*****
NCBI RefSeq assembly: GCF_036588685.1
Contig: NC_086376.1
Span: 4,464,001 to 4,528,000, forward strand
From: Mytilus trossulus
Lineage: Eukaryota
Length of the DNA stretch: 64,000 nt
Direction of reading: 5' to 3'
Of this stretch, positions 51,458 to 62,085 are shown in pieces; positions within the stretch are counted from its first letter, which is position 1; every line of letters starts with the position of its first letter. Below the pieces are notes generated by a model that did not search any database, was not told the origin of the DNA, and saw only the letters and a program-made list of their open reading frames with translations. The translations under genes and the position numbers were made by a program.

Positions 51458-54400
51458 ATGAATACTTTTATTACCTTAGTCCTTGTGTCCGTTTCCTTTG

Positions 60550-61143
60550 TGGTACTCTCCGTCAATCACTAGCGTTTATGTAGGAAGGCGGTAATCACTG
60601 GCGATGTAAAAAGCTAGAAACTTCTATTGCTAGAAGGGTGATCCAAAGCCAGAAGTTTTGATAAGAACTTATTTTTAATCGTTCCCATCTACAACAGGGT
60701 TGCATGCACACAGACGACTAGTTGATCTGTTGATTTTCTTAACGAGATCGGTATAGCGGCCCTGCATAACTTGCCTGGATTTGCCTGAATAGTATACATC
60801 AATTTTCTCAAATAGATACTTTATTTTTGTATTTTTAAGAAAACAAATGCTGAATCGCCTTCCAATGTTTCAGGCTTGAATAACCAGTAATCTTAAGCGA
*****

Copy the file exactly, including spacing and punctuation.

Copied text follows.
NCBI RefSeq assembly: GCF_036588685.1
Contig: NC_086376.1
Span: 4,464,001 to 4,528,000, forward strand
From: Mytilus trossulus
Lineage: Eukaryota
Length of the DNA stretch: 64,000 nt
Direction of reading: 5' to 3'
Of this stretch, positions 51,458 to 62,085 are shown in pieces; positions within the stretch are counted from its first letter, which is position 1; every line of letters starts with the position of its first letter. Below the pieces are notes generated by a model that did not search any database, was not told the origin of the DNA, and saw only the letters and a program-made list of their open reading frames with translations. The translations under genes and the position numbers were made by a program.

Positions 51458-54400
51458 ATGAATACTTTTATTACCTTAGTCCTTGTGTCCGTTTCCTTTG

Positions 60550-61143
60550 TGGTACTCTCCGTCAATCACTAGCGTTTATGTAGGAAGGCGGTAATCACTG
60601 GCGATGTAAAAAGCTAGAAACTTCTATTGCTAGAAGGGTGATCCAAAGCCAGAAGTTTTGATAAGAACTTATTTTTAATCGTTCCCATCTACAACAGGGT
60701 TGCATGCACACAGACGACTAGTTGATCTGTTGATTTTCTTAACGAGATCGGTATAGCGGCCCTGCATAACTTGCCTGGATTTGCCTGAATAGTATACATC
60801 AATTTTCTCAAATAGATACTTTATTTTTGTATTTTTAAGAAAACAAATGCTGAATCGCCTTCCAATGTTTCAGGCTTGAATAACCAGTAATCTTAAGCGA